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Depression: Major Depression & Unipolar Varieties
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Related Topics

Anxiety Disorders
Bipolar Disorder
Suicide
Addictions: Alcohol and Substance Abuse
Pain Management

by David Burns
Plume Publishers, Inc., 1990
Review by John M. Grohol, Psy.D. on Apr 6th 1997

The Feeling Good Handbook Depression is a crippling and often misunderstood disorder in today's society. While many people advocate a purely medical model of this problem (and label it a "disease," like cancer), others find it more helpful to explore the depths of depression and other possible causes. Since medication isn't right for everyone with this disorder, and not everyone can afford to attend weekly therapy sessions, David Burns has written a book for those people looking to help themselves through this disorder.

 This excellent how-to manual leads people who are depressed on a journey of understanding and self-discovery. Beginning with an easy to read and understand overview of the cognitive theory of what causes people to become depressed, it goes on to discuss the multitude of methods and techniques used to help treat depression. You don't have to believe in everything the cognitive theory of depression tells us about this disorder to attain a great deal of benefit from the techniques found throughout the book. The daily homework assignments coupled with the elaboration of the kinds of cognitive mistakes everyone makes everyday (for instance, overgeneralizing one bad thing which happens to you to mean that you are a bad person) are especially helpful. It is really chock full of useful and down-to-earth explanations and things which people can do everyday to try and help themselves. Based upon Aaron Beck's cognitive work in researching depression.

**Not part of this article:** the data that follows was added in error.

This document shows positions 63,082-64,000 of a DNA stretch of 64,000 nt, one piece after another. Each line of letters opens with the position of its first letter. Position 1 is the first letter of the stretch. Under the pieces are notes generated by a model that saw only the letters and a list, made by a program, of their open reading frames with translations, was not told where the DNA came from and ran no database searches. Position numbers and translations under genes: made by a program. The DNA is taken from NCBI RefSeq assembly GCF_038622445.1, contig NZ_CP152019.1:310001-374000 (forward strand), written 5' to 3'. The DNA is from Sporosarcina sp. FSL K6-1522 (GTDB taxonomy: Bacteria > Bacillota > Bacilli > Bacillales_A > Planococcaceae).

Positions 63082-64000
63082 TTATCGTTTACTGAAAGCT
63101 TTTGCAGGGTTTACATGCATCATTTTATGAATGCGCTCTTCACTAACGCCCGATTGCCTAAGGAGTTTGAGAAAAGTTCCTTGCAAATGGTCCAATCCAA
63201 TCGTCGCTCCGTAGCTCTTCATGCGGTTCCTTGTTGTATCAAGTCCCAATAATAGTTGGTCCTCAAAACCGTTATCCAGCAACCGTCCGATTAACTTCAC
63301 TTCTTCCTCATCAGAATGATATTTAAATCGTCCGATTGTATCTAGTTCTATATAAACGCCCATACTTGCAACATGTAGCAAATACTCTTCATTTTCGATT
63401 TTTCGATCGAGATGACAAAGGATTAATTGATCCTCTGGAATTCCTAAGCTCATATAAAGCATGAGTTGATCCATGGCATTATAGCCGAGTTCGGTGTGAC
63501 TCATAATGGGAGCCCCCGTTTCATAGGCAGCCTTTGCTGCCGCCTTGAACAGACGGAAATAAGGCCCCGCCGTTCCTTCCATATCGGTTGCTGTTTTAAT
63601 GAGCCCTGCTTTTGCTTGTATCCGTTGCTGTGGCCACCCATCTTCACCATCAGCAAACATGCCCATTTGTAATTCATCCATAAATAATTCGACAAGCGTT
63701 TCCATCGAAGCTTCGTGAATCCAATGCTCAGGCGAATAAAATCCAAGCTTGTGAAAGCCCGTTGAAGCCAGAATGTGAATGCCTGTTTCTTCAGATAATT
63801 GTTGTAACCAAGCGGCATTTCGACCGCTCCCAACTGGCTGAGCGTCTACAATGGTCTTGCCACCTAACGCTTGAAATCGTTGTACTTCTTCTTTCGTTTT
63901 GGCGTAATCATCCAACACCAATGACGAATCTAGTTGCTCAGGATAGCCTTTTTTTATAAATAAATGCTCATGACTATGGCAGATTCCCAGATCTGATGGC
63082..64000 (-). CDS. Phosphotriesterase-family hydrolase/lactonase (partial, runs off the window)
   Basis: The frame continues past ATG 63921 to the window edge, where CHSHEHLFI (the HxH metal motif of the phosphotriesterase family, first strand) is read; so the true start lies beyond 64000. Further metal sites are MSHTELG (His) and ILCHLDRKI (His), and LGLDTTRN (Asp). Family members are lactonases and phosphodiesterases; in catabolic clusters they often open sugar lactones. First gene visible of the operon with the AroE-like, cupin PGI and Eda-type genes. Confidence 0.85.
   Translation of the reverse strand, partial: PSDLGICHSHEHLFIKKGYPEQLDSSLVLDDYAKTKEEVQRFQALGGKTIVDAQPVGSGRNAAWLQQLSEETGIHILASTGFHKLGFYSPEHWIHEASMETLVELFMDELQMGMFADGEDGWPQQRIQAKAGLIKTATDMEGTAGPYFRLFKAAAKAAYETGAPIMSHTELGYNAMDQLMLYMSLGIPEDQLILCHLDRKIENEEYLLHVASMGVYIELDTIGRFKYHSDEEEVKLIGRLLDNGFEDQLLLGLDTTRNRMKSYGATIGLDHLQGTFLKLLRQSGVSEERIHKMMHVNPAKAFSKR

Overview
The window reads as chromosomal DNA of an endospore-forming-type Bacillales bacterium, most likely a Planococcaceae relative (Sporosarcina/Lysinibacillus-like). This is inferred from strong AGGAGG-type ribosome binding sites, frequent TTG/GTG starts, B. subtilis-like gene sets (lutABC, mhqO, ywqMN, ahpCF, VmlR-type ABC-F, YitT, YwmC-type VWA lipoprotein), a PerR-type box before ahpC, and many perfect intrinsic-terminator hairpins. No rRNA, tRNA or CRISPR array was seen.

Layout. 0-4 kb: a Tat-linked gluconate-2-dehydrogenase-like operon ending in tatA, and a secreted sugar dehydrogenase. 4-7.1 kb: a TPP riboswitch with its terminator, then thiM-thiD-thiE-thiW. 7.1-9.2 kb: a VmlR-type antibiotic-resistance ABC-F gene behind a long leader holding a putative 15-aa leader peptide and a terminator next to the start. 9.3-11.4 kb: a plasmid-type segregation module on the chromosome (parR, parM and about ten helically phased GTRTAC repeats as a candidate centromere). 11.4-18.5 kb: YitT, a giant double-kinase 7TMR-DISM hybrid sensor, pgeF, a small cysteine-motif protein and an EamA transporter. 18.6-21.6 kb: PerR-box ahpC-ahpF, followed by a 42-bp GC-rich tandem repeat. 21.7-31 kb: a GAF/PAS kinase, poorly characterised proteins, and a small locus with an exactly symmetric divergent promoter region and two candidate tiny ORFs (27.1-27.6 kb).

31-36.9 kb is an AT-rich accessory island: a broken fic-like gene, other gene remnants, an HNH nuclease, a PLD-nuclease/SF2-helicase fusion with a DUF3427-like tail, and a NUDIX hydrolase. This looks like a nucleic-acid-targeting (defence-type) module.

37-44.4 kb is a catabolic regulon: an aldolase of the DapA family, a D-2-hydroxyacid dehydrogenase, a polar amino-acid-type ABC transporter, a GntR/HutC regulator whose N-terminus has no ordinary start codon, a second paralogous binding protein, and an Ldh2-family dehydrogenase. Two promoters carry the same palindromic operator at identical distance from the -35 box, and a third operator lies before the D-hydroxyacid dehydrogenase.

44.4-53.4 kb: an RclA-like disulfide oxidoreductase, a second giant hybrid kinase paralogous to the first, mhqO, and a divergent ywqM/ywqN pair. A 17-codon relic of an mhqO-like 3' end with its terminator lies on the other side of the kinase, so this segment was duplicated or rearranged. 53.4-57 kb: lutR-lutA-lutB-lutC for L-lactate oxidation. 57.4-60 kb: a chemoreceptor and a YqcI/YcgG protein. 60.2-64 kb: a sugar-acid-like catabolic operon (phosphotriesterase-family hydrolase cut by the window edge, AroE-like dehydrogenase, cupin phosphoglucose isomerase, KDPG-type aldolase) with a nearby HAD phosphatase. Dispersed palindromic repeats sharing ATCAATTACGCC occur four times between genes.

This book is on my bookshelf for good reason. It is not only a good read once, but you can pick it up time and time again to reference and refer to items which you may have forgotten. I highly recommend this book to anyone who is currently suffering for depression, or as a gift to someone who you know is suffering from this terrible disorder. While not everything in it may make sense to everyone who reads it, there is really something for almost anybody who suffers from depression.